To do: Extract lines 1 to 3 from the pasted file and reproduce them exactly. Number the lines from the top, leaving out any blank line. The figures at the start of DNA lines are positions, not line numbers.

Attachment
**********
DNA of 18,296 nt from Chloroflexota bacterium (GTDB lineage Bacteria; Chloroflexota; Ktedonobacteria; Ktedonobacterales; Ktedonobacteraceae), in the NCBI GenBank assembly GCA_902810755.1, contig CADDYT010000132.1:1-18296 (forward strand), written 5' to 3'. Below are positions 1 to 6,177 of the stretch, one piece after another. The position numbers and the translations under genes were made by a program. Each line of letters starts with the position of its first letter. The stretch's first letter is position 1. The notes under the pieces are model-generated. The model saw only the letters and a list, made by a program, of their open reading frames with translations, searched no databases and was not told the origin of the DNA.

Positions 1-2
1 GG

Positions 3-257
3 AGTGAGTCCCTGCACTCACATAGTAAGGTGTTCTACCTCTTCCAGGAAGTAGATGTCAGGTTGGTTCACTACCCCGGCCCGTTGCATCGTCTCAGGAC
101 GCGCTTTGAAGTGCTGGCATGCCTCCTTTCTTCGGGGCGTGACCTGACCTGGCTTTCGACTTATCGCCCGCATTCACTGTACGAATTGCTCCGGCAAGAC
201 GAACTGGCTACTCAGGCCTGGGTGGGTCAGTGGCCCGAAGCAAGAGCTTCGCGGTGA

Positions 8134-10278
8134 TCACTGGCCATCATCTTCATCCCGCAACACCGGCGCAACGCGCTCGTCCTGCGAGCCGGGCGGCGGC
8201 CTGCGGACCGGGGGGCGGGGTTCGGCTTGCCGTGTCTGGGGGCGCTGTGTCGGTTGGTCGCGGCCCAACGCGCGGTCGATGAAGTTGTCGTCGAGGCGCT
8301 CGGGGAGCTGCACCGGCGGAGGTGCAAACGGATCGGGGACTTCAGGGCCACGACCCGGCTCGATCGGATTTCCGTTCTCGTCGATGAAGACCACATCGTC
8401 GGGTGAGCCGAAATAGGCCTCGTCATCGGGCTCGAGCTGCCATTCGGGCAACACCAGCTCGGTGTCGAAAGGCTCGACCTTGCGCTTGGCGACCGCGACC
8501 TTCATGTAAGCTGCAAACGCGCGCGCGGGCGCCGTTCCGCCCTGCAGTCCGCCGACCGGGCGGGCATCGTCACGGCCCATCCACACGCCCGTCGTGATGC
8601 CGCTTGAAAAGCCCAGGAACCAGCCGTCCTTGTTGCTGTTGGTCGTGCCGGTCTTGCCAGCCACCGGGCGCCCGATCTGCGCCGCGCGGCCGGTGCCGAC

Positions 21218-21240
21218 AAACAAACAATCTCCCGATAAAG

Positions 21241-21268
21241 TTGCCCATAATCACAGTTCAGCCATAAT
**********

DNA of 18,296 nt from Chloroflexota bacterium (GTDB lineage Bacteria; Chloroflexota; Ktedonobacteria; Ktedonobacterales; Ktedonobacteraceae), in the NCBI GenBank assembly GCA_902810755.1, contig CADDYT010000132.1:1-18296 (forward strand), written 5' to 3'. Below are positions 1 to 6,177 of the stretch, one piece after another. The position numbers and the translations under genes were made by a program. Each line of letters starts with the position of its first letter. The stretch's first letter is position 1. The notes under the pieces are model-generated. The model saw only the letters and a list, made by a program, of their open reading frames with translations, searched no databases and was not told the origin of the DNA.

Positions 1-2
1 GG